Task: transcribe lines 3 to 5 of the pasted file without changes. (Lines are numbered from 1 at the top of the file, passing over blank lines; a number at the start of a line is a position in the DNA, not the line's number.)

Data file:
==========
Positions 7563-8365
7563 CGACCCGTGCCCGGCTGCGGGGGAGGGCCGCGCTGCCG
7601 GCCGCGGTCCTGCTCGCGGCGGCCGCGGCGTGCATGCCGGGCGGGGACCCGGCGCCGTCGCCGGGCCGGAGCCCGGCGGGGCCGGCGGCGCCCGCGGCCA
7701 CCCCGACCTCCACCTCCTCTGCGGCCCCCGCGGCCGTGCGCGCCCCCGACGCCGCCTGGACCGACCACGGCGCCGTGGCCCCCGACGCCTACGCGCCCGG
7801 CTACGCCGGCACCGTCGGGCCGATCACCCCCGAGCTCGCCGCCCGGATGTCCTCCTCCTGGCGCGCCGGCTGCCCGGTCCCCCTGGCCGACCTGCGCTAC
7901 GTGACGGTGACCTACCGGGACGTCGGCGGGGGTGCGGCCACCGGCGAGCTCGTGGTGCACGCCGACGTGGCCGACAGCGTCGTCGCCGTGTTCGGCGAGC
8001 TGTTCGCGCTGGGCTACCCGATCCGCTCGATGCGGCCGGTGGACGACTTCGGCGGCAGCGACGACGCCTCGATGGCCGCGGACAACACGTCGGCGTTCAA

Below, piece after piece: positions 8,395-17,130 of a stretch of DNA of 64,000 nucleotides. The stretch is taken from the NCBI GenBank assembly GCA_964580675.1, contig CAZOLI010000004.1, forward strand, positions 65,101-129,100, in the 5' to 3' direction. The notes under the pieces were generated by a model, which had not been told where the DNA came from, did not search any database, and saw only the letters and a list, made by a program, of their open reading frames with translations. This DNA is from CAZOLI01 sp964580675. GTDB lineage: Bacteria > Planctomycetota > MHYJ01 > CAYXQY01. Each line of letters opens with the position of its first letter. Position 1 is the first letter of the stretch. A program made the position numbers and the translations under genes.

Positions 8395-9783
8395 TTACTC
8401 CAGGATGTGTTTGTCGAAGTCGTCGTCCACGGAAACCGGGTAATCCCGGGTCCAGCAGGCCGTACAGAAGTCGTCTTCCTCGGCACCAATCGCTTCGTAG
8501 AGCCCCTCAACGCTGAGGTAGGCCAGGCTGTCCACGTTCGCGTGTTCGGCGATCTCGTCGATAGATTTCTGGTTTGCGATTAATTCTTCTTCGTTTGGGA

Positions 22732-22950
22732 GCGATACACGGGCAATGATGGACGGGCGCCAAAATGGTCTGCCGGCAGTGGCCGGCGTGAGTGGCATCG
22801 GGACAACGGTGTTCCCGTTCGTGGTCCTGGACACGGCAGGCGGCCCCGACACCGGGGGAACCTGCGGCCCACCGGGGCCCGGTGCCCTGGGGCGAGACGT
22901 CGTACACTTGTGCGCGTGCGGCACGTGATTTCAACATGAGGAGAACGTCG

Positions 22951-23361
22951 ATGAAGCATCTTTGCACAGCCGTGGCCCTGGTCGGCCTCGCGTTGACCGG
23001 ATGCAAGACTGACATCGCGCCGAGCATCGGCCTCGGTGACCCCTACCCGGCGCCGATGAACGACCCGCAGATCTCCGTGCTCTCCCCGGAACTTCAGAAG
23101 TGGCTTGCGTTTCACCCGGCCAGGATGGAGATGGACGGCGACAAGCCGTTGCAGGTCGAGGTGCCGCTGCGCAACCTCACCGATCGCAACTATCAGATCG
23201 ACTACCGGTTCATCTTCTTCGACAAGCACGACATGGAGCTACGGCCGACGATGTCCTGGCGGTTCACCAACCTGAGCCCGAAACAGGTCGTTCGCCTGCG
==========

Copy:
7601 GCCGCGGTCCTGCTCGCGGCGGCCGCGGCGTGCATGCCGGGCGGGGACCCGGCGCCGTCGCCGGGCCGGAGCCCGGCGGGGCCGGCGGCGCCCGCGGCCA
7701 CCCCGACCTCCACCTCCTCTGCGGCCCCCGCGGCCGTGCGCGCCCCCGACGCCGCCTGGACCGACCACGGCGCCGTGGCCCCCGACGCCTACGCGCCCGG
7801 CTACGCCGGCACCGTCGGGCCGATCACCCCCGAGCTCGCCGCCCGGATGTCCTCCTCCTGGCGCGCCGGCTGCCCGGTCCCCCTGGCCGACCTGCGCTAC